Fate was cruel.
He knew it like he knew the color of his own eyes. He couldn’t forget it, like the face of his mother or the sound of his father’s voice. It had been proven time and again, mapped in a lifetime of frustrated tears.
Kylo had long ago been forced to his knees before the mistress of fate, head bowed as he accepted her cruel nature as his defining reality.
It was this new discovery that set him reeling, understanding sinking in with all the comfort of a nightspider bite.
The Force, too, was a tyrant. Ruthless and single-minded.
At the lowest point of his defeat on Crait, the bond with her had opened even as his father’s lucky dice faded through his fingers. One heartache for another. He trembled as he returned her accusing stare, tongue-tied and utterly stunned by the magnitude of what her appearance signified. In the aftermath of all that followed their whirlwind alliance in the throne room, Kylo had not had time to speculate on whether Snoke’s death would also spell the end of the connection with Rey.
The bridging of their bond brought understanding, and how very bitter a draught it was.
In the chaotic days that followed, he had attempted to console himself with reassurances that he wasn’t alone, that she too wore the collar and leash of the Force bond that linked them. If he was to endure the misery of helplessness, then at least she would be made to suffer too.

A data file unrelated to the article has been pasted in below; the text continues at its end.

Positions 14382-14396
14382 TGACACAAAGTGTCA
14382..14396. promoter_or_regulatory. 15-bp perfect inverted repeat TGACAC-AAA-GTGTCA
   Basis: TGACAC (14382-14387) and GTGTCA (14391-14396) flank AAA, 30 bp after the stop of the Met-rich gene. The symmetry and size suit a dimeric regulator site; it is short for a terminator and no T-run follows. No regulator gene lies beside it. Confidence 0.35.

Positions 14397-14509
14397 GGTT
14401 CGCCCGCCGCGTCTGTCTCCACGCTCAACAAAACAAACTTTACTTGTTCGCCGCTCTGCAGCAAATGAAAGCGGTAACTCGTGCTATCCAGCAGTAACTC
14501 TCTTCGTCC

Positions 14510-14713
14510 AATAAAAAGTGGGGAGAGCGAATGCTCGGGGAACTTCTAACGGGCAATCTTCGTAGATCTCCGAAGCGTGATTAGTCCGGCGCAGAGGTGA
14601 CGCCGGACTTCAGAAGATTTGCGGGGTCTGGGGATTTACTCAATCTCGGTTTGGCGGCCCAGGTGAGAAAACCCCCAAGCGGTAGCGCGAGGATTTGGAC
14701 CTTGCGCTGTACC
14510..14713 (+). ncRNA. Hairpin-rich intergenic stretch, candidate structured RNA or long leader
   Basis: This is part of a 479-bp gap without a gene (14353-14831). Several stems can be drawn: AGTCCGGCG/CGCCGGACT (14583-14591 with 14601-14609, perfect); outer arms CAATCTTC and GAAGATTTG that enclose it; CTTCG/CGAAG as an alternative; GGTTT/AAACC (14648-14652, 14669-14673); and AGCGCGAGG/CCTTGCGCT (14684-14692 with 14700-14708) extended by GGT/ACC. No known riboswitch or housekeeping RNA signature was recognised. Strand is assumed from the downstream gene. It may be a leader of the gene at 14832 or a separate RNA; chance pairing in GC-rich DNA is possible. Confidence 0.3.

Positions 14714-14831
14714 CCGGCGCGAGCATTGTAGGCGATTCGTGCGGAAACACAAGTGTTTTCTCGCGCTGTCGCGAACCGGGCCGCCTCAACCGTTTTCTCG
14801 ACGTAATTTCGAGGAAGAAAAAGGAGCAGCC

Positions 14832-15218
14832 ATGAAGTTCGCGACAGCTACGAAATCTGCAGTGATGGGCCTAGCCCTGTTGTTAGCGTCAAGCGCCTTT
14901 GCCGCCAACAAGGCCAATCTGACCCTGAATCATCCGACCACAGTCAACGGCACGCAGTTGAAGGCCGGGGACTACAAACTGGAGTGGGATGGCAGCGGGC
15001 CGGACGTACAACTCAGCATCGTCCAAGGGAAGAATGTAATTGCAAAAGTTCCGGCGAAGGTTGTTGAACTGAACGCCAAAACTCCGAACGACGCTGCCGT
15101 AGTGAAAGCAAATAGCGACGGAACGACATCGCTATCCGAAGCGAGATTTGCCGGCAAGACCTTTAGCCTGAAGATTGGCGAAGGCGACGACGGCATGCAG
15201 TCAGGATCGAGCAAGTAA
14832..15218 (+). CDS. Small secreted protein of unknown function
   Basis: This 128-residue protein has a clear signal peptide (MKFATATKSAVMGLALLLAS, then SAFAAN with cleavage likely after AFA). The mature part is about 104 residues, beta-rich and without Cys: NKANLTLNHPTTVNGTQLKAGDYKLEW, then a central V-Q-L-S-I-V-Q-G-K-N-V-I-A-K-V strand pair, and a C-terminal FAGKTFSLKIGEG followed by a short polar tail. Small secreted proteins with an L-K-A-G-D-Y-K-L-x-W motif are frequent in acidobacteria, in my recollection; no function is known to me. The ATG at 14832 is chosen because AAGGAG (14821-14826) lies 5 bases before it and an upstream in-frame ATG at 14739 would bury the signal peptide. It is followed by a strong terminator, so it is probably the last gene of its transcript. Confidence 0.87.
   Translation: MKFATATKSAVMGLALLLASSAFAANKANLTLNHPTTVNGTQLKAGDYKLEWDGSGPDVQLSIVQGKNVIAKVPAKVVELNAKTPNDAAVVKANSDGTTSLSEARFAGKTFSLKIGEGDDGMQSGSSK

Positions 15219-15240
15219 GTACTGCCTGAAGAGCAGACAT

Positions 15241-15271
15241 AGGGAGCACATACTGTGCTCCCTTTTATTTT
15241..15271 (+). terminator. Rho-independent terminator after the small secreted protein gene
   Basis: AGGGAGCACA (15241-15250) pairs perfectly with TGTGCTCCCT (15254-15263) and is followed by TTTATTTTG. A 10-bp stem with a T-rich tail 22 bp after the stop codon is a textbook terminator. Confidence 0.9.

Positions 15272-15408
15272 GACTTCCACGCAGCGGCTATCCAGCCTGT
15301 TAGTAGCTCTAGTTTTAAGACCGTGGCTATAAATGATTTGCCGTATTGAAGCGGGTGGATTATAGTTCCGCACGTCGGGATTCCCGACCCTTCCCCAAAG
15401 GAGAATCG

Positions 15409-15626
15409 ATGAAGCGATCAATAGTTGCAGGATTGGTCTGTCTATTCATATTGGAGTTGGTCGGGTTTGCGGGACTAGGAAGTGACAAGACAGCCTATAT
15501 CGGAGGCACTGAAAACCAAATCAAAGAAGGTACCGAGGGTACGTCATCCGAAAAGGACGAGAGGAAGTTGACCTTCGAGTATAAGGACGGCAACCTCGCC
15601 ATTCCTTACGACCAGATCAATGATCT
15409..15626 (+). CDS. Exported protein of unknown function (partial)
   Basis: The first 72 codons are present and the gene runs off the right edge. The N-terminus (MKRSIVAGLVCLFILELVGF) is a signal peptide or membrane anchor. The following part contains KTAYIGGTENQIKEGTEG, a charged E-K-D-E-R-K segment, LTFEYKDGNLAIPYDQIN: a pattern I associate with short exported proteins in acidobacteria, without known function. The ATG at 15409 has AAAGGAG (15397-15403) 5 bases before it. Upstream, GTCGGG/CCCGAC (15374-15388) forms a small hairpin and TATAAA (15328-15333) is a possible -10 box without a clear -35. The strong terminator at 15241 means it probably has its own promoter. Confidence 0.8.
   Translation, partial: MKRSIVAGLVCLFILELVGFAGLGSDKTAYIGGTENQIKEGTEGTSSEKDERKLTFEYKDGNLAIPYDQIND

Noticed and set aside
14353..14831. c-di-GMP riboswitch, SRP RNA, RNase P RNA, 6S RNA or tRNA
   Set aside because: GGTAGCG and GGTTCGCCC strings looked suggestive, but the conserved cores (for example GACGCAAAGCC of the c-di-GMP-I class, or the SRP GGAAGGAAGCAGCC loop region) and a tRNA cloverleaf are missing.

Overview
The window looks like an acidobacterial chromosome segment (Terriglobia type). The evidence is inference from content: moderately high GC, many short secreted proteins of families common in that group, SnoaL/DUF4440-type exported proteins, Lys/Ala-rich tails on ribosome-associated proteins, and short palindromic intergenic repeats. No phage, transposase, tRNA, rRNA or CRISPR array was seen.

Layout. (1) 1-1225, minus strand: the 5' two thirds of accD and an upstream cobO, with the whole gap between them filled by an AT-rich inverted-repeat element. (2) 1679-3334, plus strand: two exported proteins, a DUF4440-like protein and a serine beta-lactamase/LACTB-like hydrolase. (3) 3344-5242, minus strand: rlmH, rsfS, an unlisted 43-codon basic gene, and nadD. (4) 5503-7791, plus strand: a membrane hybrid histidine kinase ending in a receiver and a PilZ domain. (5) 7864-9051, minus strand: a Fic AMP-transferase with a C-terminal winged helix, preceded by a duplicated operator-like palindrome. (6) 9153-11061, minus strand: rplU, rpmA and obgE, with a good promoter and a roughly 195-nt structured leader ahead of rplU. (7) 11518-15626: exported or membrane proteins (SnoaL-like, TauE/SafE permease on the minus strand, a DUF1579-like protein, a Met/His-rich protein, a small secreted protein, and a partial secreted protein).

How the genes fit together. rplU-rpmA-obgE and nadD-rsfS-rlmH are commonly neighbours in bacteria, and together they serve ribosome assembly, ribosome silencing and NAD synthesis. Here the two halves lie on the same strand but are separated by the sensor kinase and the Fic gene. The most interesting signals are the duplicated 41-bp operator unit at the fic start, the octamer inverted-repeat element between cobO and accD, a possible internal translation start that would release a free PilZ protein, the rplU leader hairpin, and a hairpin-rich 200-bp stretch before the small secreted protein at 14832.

But somehow, even after all she’d put him through, and for reasons he preferred not to analyze – regarding Rey with spite fell flat. He was left to contend with his frustration, stalking the halls of Deliverance in a mood as black as the raiment that trailed in his wake.
It didn’t matter that he was Supreme Leader, or that they’d parted in opposition. It didn’t matter that they were the strongest Force-sensitives in the whole galaxy. They were condemned as stray leaves in a tide, made to wash upon the shores of one another’s waking reality.
It was maddening.
All of his training, his access to ancient histories, his fervent hours of meditation and vehement denials – were all for naught. He was as able to stop it as she was. They were but children together in this, at the mercy of something much greater than either of them.